Romney’s commanding win

Through the lenses of  pundits, the ideas presented, the laws of logic, and even MSNBC, Romney is the indisputable winner of tonight’s first presidential debate in Denver, CO.

How did he do it? In many ways.

He took Obama on face-to-face. He spent a lot of time looking at the incumbent president, challenging him with facts and numbers. We have to wonder if Paul Ryan was part of the debate coaching team, giving advice from his experience as the opener at the Obamacare roundtable, where he firmly educated Obama on the real-life effects of his large and untenable legislation that we now know so well.

Romney appeared relaxed, which was very important for him as a candidate. Many view him as stiff, robotic, unapproachable. Even as he was making his points tonight, he gave off an air of comfortable confidence both in himself and in his considerable knowledge of the varying topics.

Of crucial importance, he had specifics. This is the perennial void of Democrat politics in America: most speeches and arguments from the Left come not from numbers and figures, but emotional pleas based on anecdotes of Jimmy the fourth-grader in New Mexico, or Grandma Smith in Wisconsin. They tug at the heartstrings (and are therefore often effective), but for educated voters looking for real reasons to choose one candidate over another (and there are many of those voters in this country), stories just don’t cut it. They want to know that a candidate knows what’s wrong, in detail, and has an ability to fix it. Especially in these rough times.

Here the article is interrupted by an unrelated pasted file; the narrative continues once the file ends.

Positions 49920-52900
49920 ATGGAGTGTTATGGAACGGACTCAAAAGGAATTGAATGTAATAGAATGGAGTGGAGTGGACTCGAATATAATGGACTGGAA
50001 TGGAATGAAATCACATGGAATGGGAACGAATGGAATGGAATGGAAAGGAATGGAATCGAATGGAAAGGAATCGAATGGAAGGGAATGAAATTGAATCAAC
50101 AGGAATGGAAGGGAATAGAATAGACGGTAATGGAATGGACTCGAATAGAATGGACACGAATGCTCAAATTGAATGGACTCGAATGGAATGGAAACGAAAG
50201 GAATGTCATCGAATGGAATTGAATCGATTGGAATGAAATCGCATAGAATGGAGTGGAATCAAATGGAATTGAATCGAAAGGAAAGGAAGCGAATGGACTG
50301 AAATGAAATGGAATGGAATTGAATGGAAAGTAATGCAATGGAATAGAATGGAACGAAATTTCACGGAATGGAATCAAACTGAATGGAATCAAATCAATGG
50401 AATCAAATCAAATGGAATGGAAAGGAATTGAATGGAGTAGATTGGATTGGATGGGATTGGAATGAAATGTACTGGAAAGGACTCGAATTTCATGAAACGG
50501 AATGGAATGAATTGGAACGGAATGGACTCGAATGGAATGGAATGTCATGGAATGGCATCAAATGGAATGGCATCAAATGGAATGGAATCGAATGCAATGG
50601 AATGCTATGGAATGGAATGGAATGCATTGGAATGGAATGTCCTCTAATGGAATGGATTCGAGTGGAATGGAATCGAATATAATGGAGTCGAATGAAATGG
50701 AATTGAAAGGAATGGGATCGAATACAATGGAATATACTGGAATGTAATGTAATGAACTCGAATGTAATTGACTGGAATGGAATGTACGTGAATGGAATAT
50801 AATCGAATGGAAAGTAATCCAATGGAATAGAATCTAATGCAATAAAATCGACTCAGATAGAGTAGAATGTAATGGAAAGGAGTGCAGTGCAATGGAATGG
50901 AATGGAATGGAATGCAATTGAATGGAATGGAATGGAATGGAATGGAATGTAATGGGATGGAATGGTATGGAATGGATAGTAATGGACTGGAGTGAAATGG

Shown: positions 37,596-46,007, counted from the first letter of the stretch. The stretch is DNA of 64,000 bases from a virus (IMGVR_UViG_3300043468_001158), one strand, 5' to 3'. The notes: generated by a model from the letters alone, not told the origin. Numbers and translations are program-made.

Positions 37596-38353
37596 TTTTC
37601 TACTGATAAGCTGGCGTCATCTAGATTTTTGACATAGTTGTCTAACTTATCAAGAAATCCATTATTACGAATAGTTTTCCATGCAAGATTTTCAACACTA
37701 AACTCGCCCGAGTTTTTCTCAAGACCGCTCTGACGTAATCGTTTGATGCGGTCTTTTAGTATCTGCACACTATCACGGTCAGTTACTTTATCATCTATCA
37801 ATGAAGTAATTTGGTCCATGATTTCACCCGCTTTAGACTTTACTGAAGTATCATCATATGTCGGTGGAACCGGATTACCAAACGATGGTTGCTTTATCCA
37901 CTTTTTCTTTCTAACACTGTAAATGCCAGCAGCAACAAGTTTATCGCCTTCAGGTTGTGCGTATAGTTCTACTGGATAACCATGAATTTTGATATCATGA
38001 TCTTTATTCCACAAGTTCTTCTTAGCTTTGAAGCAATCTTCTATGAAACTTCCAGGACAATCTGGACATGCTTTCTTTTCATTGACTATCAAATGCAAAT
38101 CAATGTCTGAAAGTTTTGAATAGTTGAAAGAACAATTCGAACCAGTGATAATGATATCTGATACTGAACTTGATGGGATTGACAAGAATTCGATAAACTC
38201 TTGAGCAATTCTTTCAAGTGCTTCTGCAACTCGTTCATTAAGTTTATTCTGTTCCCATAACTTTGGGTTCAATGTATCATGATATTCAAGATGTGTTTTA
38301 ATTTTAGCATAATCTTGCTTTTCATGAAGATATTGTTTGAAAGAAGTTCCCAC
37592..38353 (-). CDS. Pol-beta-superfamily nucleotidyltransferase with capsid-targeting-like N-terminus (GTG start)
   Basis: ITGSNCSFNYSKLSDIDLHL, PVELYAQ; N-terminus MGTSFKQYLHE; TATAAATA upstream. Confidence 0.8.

He also pointed out Obama’s failures, but he was not a pugilist as he did so. Having truth and facts on his side, he let each fall with its own considerable weight. 23 million Americans out of work. The median family income down $4300 in the last four years. A housing market still underwater. From 32 million to 49 million Americans on food stamps. And then he made clear that he cares about fixing these issues, for everyone, via free market-based tax reform and smart deregulation.

Lastly, Romney successfully communicated conservative principles, and connected them as solutions to the problems facing America. He talked extensively about free markets and free people creating solutions to the economic stagnation we face, in a very Reaganesque fashion. This relatively new phrase, “trickle-down government,” is proving to be an especially effective rapier: it counters the “trickle-down economics” barb that Democrats have used for ages to try to discredit the 30 years of economic growth experienced after Reagan’s reforms; and it shows the public that a top-down, all-powerful Federal government is far more dangerous than any big corporation in America could ever be, because it can affect millions of lives.

The challenge now, of course, is for Romney to keep his game at the same level throughout the next two debates. With the energy he’ll gain from tonight’s performance, both personally and publicly, we have good reason to expect he will.

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